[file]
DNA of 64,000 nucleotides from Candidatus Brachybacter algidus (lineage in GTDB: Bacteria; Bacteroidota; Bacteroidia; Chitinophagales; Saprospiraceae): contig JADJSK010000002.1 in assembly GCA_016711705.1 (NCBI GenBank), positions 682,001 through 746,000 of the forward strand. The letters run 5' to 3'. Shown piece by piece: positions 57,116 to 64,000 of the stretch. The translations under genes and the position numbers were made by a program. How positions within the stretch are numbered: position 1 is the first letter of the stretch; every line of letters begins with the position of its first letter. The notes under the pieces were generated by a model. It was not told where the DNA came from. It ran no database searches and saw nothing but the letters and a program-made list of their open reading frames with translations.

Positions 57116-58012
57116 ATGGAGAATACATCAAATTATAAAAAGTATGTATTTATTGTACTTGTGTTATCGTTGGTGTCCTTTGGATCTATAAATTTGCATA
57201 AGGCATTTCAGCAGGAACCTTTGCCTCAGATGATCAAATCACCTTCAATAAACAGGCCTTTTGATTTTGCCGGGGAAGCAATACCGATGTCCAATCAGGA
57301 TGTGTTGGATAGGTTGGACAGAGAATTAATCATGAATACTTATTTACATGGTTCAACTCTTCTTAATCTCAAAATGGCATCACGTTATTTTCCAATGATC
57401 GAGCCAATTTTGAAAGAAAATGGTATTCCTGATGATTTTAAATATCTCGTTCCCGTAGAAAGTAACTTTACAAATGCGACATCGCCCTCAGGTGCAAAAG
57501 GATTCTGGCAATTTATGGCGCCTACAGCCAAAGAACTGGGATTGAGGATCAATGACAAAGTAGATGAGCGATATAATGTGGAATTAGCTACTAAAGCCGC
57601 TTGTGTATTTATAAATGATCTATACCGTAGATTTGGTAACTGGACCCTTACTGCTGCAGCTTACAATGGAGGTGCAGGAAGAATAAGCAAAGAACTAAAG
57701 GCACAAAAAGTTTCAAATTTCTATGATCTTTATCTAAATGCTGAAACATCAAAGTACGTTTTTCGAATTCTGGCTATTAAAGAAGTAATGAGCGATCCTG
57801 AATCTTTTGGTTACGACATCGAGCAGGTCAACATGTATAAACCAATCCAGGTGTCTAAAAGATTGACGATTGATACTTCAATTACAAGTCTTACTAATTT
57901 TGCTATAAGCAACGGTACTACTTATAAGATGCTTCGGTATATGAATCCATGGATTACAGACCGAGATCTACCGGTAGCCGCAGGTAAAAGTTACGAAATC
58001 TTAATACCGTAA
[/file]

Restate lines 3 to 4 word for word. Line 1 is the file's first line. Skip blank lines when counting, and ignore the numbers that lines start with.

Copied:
57116 ATGGAGAATACATCAAATTATAAAAAGTATGTATTTATTGTACTTGTGTTATCGTTGGTGTCCTTTGGATCTATAAATTTGCATA
57201 AGGCATTTCAGCAGGAACCTTTGCCTCAGATGATCAAATCACCTTCAATAAACAGGCCTTTTGATTTTGCCGGGGAAGCAATACCGATGTCCAATCAGGA